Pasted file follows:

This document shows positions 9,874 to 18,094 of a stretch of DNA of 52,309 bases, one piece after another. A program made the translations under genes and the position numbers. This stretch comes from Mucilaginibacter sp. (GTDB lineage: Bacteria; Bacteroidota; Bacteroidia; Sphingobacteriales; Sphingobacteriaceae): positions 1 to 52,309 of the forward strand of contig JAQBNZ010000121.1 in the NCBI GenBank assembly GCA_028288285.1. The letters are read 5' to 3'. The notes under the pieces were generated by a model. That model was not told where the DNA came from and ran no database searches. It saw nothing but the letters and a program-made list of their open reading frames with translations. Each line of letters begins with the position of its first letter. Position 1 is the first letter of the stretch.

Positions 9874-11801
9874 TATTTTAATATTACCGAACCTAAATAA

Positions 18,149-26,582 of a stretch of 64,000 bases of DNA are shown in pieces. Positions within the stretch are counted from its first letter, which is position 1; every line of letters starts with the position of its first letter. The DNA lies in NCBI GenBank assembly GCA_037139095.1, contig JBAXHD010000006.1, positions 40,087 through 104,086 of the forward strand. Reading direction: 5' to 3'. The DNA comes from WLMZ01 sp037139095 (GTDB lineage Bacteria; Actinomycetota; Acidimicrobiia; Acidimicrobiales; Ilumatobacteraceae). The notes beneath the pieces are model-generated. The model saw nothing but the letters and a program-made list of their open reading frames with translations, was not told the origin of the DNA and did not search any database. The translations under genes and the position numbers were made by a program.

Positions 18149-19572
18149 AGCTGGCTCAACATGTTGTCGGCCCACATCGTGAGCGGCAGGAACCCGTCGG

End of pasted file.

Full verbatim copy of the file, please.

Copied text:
This document shows positions 9,874 to 18,094 of a stretch of DNA of 52,309 bases, one piece after another. A program made the translations under genes and the position numbers. This stretch comes from Mucilaginibacter sp. (GTDB lineage: Bacteria; Bacteroidota; Bacteroidia; Sphingobacteriales; Sphingobacteriaceae): positions 1 to 52,309 of the forward strand of contig JAQBNZ010000121.1 in the NCBI GenBank assembly GCA_028288285.1. The letters are read 5' to 3'. The notes under the pieces were generated by a model. That model was not told where the DNA came from and ran no database searches. It saw nothing but the letters and a program-made list of their open reading frames with translations. Each line of letters begins with the position of its first letter. Position 1 is the first letter of the stretch.

Positions 9874-11801
9874 TATTTTAATATTACCGAACCTAAATAA

Positions 18,149-26,582 of a stretch of 64,000 bases of DNA are shown in pieces. Positions within the stretch are counted from its first letter, which is position 1; every line of letters starts with the position of its first letter. The DNA lies in NCBI GenBank assembly GCA_037139095.1, contig JBAXHD010000006.1, positions 40,087 through 104,086 of the forward strand. Reading direction: 5' to 3'. The DNA comes from WLMZ01 sp037139095 (GTDB lineage Bacteria; Actinomycetota; Acidimicrobiia; Acidimicrobiales; Ilumatobacteraceae). The notes beneath the pieces are model-generated. The model saw nothing but the letters and a program-made list of their open reading frames with translations, was not told the origin of the DNA and did not search any database. The translations under genes and the position numbers were made by a program.

Positions 18149-19572
18149 AGCTGGCTCAACATGTTGTCGGCCCACATCGTGAGCGGCAGGAACCCGTCGG